Complete guide to the following exercises

Exercise 8-1

Exercise 8-2

Exercise 8-3

Exercise 9-1

Exercise 9-2

Exercise 8–1: FIFO and LIFO Inventory**(**Study the FIFO and LIFO explanations in the chapter).

a1. Use the format in Exhibit 8–1 below to compute the ending FIFO inventory and the cost of goods sold, assuming $90,000 in sales; beginning inventory 500 units @ $50; purchases of 400 units @ $50; 100 units @ $65; 400 units @ $80.

a2. Also compute the cost of goods sold percentage of sales.

b1. Use the format in Exhibit 8–2 below to compute the ending LIFO inventory and the cost of goods sold, using same assumptions.

b2. Also compute the cost of goods sold percentage of sales.

c. Comment on the difference in outcomes.

Assignment Exercise 8–2: Inventory Turnover

Study the “Calculating Inventory Turnover” portion of the chapter closely, whereby the cost of goods sold divided by the average inventory equals the inventory turnover.

Compute two inventory turnover calculations as follows:

1. Use the LIFO information in the previous assignment to first compute the average inventory and then to compute the inventory turnover.

2. Use the FIFO information in the previous assignment to first compute the average inventory and then to compute the inventory turnover.

Assignment Exercise 8–3: Depreciation Concept

Assume that MHS purchased two additional pieces of equipment on April 1 (the first day of its fiscal year), as follows:

1. The laboratory equipment cost $300,000 and has an expected life of = years. The salvage value is 5% of cost. No equipment was traded in on this purchase.

2. The radiology equipment cost $800,000 and has an expected life of 7 years. The salvage value is 10% of cost. No equipment was traded in on this purchase.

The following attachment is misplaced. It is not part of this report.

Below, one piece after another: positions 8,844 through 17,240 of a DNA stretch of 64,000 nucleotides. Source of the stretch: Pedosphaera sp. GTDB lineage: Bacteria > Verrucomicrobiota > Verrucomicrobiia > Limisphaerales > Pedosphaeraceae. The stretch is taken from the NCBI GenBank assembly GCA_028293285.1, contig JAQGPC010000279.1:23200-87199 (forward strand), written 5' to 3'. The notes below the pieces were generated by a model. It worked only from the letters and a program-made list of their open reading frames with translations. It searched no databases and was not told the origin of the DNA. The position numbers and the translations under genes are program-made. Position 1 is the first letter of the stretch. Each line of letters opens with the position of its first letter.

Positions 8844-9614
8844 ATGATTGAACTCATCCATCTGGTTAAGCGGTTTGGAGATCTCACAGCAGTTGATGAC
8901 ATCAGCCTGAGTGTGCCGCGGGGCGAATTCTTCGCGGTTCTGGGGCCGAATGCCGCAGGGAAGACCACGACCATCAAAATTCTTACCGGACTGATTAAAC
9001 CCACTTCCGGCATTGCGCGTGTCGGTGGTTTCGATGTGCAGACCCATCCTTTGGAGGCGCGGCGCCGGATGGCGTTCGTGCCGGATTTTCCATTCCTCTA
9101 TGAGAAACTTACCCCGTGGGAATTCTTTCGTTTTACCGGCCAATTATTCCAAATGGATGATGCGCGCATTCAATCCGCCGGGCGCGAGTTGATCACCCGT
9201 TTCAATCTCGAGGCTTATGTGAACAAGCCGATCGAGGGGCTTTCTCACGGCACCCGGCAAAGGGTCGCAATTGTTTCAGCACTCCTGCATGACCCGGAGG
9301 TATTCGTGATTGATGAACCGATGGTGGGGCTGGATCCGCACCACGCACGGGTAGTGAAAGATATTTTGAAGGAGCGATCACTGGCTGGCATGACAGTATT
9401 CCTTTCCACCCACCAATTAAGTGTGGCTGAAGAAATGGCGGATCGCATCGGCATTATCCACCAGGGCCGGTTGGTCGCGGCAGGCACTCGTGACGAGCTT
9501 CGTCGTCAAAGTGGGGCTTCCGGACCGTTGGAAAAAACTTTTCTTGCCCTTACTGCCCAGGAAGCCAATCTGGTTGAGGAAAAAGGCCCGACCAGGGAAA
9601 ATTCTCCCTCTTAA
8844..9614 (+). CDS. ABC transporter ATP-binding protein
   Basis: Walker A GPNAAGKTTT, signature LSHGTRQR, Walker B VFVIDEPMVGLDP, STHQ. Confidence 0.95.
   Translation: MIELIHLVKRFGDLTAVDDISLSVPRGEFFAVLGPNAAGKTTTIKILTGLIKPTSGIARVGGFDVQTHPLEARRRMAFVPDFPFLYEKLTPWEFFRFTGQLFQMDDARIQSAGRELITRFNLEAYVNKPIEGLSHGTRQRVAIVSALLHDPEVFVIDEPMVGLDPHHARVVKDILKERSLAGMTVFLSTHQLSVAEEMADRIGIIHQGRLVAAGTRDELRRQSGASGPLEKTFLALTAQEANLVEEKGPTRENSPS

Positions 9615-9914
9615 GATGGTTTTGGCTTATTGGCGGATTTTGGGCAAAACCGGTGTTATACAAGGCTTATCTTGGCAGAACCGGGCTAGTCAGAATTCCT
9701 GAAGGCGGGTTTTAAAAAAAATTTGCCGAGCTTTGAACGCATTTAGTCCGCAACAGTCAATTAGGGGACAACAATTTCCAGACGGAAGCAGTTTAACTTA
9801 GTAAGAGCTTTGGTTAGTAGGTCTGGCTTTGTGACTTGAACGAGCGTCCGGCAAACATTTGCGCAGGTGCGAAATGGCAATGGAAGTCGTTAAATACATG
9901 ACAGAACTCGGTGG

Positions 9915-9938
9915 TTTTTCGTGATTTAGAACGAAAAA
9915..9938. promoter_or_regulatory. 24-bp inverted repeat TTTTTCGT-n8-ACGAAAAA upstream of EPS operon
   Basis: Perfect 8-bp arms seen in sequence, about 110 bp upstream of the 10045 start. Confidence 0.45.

For both pieces of equipment:

1. Compute the straight-line depreciation.

2. Compute the double-declining balance depreciation.

*Assignment Exercise 9–1: FTEs to Annualize Staffing

The Metropolis Health System managers are also working on their budgets for next year. Each manager must annualize his or her staffing plan, and thus must convert staff net paid days worked to a factor. Each manager has the MHS worksheet, which shows 9 holidays, 7 sick days, 15 vacation days, and 3 education days, equaling 34 paid days per year not worked.

The Laboratory is fully staffed 7 days per week and the 34 paid days per year not worked is applicable for the lab. The Medical Records department is also fully staffed 7 days per week. However, Medical Records is an outsourced department so the employee benefits are somewhat different. The Medical Records employees receive 9 holidays plus 21 personal leave days, which can be used for any purpose.

1. Compute net paid days worked for a full-time employee in the Laboratory and in Medical Records.

2. Convert net paid days worked to a factor for the Laboratory and for Medical Records so these MHS managers can annualize their staffing plans.

*Assignment Exercise 9–2: FTEs to Fill a Position

Metropolis Health System (MHS) uses a basic work week of 40 hours throughout the system. Thus, one full-time employee works 40 hours per week. MHS also uses a standard 24-hour scheduling system of three 8-hour shifts. The Director of Nursing needs to compute the staffing requirements to fill the Operating Room (OR) positions. Since MHS is a trauma center, the OR is staffed 24 hours a day, 7 days a week. At present, staffing is identical for all 7 days of the week, although the Director of Nursing is questioning the efficiency of this method.

The Operating Room department is staffed with two nursing supervisors on the day shift and one nursing supervisor apiece on the evening and night shifts. There are two technicians on the day shift, two technicians on the evening shift, and one technician on the night shift. There are three RNs on the day shift, two RNs on the evening shift, and one RN plus one LPN on the night shift. In addition, there is one aide plus one clerical worker on the day shift only.

1. Set up a staffing requirements worksheet, using the format in Exhibit 9–4 above.

2. Compute the number of FTEs required to fill the Operating Room staffing positions.